Like xmalloc and xrealloc xstrdup dies with a useful message if the native strdup() implementation returns NULL rather than a valid pointer. I just tried to use xstrdup in new code and found it to be missing. However I expected it to be present as xmalloc and xrealloc are already commonly used throughout the code. [jc: removed the part that deals with last_XXX, which I am finding more and more dubious these days.] Signed-off-by: Shawn O. Pearce <> Signed-off-by: Junio C Hamano <>
2006-08-28free(NULL) is perfectly valid.Junio C Hamano
Jonas noticed some places say "if (X) free(X)" which is totally unnecessary. Signed-off-by: Junio C Hamano <>
2006-08-28Merge branch 'jc/apply'Junio C Hamano
* jc/apply: git-apply --reject: finishing touches. apply --reject: count hunks starting from 1, not 0 git-apply --verbose git-apply --reject: send rejects to .rej files. git-apply --reject apply --reverse: tie it all together. diff.c: make binary patch reversible. builtin-apply --reverse: two bugfixes.
2006-08-27git-apply --reject: finishing touches.Junio C Hamano
After a failed "git am" attempt: git apply --reject --verbose .dotest/patch applies hunks that are applicable and leaves *.rej files the rejected hunks, and it reports what it is doing. With --index, files with a rejected hunk do not get their index entries updated at all, so "git diff" will show the hunks that successfully got applied. Without --verbose to remind the user that the patch updated some other paths cleanly, it is very easy to lose track of the status of the working tree, so --reject implies --verbose. Signed-off-by: Junio C Hamano <>
2006-08-24use name[len] in switch directly, instead of creating a shadowed variable.Pierre Habouzit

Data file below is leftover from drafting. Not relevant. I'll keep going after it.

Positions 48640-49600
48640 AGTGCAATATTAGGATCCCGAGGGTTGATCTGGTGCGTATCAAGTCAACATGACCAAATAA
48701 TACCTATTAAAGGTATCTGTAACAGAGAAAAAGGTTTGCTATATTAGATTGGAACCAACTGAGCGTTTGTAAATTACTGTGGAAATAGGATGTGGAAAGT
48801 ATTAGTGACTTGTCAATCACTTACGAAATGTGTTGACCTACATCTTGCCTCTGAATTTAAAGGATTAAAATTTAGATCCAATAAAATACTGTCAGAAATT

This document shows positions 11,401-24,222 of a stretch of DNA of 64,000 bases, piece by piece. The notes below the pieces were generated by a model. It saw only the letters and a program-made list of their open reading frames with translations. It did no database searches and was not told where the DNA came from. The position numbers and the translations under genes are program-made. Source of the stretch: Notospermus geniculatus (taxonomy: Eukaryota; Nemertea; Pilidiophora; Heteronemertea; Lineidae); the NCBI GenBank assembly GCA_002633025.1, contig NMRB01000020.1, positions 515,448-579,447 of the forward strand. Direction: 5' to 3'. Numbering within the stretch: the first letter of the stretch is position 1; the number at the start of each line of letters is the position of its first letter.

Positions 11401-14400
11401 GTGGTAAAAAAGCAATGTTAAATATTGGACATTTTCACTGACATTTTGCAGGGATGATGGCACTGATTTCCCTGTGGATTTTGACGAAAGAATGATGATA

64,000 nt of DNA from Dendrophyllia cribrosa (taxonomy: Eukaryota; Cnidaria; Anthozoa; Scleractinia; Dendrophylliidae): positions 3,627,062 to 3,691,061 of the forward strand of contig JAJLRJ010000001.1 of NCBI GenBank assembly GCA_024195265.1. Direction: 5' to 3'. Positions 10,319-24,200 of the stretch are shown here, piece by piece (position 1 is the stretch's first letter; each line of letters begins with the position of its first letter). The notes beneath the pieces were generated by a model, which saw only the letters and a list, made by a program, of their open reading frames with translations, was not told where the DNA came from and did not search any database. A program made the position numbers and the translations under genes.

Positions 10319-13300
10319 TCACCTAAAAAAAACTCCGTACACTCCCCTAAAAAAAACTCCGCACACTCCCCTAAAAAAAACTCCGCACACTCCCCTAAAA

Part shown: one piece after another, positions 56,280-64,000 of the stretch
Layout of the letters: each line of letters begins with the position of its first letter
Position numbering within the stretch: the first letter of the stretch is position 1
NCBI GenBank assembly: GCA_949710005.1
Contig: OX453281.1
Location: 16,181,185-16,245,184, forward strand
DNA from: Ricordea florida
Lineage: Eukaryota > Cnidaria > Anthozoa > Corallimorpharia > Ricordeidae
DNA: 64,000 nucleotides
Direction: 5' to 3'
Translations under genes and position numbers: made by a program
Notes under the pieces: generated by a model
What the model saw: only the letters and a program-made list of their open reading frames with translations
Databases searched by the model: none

builtin-apply.c defines a local variable 'c' which is used only once and then later gets shadowed by another instance of 'c'. Signed-off-by: Pierre Habouzit <> Signed-off-by: Junio C Hamano <>
2006-08-24avoid to use error that shadows the function name, use err instead.Pierre Habouzit
builtin-apply.c and builtin-push.c uses a local variable called 'error' which shadows the error() function. Signed-off-by: Pierre Habouzit <> Signed-off-by: Junio C Hamano <>
2006-08-22apply --reject: count hunks starting from 1, not 0Junio C Hamano
Signed-off-by: Junio C Hamano <>
2006-08-18git-apply --verboseJunio C Hamano
Signed-off-by: Junio C Hamano <>
2006-08-18git-apply --reject: send rejects to .rej files.Junio C Hamano
... just like everybody else does, instead of sending it to the standard output, which was just silly. Signed-off-by: Junio C Hamano <>
2006-08-17git-apply --rejectJunio C Hamano
With the new flag "--reject", hunks that do not apply are sent to the standard output, and the usable hunks are applied. The command itself exits with non-zero status when this happens, so that the user or wrapper can take notice and sort the remaining mess out. Signed-off-by: Junio C Hamano <>
2006-08-17apply --reverse: tie it all together.Junio C Hamano
Add a few tests, usage string, and documentation. Signed-off-by: Junio C Hamano <>
2006-08-17builtin-apply --reverse: two bugfixes.Junio C Hamano
Parsing of a binary hunk did not consume the terminating blank line. When applying in reverse, it did not use the second, reverse binary hunk. Signed-off-by: Junio C Hamano <>
2006-08-16remove unnecessary initializationsDavid Rientjes
[jc: I needed to hand merge the changes to the updated codebase, so the result needs to be checked.] Signed-off-by: David Rientjes <> Signed-off-by: Junio C Hamano <>